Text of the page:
Authors: Minka Kent
Patient presents today as a twenty-seven-year-old female of Caucasian descent. She was referred by her family physician for an evaluation due to concerns of hallucinations and unstable emotional and cognitive status as reported by her husband, Niall . . .
Patient believes her name to be Brienne Dougray, whom her husband reports is a former personal assistant with whom she developed an intense fixation during a brief period of time in the last year . . .
Patient has no history of previous issues with identity disorders, and patient’s husband reports no known drug or alcohol abuse . . .
Patient was arrested for stalking; however, the victim agreed to drop charges in lieu of a voluntary committal to
Montblanc Psychiatric Hospital . . .
I cup my hand over my mouth, scanning through the remainder of the documents. But I might as well be reading about a stranger.
I don’t know this woman, this Kate Emberlin.
I have no recollection of stalking anyone, of obsessing over an employee, of voluntarily committing myself to an inpatient psychiatric center.
My lower lip trembles, and Niall places his hand on mine.
“I don’t understand,” I say. “I grew up in this house, Niall. As Brienne. My grandparents were the Dougrays. I remember them. I remember my childhood. And my friends. I remember the last time I spoke to each of them. I remember our girls’ trips . . .”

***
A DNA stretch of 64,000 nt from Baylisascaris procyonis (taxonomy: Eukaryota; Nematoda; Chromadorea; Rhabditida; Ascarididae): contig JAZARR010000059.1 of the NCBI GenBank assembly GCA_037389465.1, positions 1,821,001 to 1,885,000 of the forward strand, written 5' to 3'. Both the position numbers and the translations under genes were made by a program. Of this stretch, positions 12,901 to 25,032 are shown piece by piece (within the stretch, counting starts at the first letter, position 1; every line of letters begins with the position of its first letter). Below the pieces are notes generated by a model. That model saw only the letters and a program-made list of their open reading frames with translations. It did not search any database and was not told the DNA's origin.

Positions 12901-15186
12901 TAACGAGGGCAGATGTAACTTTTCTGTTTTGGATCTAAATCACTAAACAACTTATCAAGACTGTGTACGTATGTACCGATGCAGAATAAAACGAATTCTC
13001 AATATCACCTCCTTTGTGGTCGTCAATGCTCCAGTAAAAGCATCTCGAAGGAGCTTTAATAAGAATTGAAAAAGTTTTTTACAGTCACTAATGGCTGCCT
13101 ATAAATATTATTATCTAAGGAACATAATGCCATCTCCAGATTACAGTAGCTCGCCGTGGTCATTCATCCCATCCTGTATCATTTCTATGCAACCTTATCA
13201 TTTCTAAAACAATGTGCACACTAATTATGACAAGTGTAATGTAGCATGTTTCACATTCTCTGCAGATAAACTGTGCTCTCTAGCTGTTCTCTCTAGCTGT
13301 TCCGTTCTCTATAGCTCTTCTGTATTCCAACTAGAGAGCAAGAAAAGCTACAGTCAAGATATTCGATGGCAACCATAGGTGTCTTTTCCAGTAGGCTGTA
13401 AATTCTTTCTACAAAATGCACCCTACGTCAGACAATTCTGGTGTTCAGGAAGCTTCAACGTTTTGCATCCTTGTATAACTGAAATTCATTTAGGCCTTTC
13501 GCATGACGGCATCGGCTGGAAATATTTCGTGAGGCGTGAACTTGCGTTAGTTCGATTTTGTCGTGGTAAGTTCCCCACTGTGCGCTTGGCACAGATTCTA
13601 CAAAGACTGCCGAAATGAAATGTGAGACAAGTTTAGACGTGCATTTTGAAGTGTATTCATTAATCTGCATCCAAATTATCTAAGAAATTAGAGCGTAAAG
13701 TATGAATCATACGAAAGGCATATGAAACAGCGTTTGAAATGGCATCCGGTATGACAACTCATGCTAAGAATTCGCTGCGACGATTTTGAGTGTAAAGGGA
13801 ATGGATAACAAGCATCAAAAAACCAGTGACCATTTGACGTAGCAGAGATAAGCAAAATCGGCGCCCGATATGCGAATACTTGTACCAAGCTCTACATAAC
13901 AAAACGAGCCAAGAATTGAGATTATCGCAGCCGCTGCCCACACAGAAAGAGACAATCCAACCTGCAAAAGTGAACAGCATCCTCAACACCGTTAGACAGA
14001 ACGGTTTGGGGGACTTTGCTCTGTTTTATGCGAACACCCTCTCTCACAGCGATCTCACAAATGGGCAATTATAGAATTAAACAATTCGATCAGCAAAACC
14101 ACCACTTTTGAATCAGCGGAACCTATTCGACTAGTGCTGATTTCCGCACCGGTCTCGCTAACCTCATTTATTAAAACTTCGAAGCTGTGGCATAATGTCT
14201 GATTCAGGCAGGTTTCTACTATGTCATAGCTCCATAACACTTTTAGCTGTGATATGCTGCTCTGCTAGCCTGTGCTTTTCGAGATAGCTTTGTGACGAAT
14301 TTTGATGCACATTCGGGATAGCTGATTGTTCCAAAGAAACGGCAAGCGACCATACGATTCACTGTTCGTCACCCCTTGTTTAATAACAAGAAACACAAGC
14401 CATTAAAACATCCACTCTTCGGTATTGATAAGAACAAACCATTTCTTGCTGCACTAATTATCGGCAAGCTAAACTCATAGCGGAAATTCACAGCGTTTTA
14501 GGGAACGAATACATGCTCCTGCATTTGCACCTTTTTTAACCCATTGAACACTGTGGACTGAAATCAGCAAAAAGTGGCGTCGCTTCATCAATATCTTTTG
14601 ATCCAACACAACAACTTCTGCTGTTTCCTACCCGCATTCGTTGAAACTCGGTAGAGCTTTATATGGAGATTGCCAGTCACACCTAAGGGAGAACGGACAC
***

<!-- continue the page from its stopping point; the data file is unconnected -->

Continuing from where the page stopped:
He squeezes my hand to quiet me. “False memories.”
I refuse to believe that something so real could be a false memory.
“It’s all there, in your records,” he adds.
“I remember my grandmother’s perfume,” I say. “And the other night? At Baru 46? I saw one of my old friends, and she was clearly uncomfortable when she saw me. If I remember her and she remembers me . . . how is that a false memory?”
“Amber,” I say.
“I’ve never heard of that friend before.” His admission is delivered with tenderness, but it doesn’t make it sting any less. “When you were Brienne the last time, you used to harass her friends. They almost got restraining orders against you until Brienne intervened. You’re really quite lucky in that aspect.”
If what he’s saying is true, it might make sense that none of them will speak to me anymore—I was nothing more to them than a crazy woman trying to infiltrate their group.
I rifle through the medical records, searching for the section on false memories. Sure enough, it’s all outlined in great detail.
“I know you’re scared, Kate.” His voice attempts to soothe, failing. And despite the fact that he’s looking straight at me, it feels like he’s speaking to someone who isn’t here. “I know this is a lot to process. And I know you must have a million questions. But I’m here for you. We’re going to get through this. I’m not going to leave your side. We’ll fix this. Together.”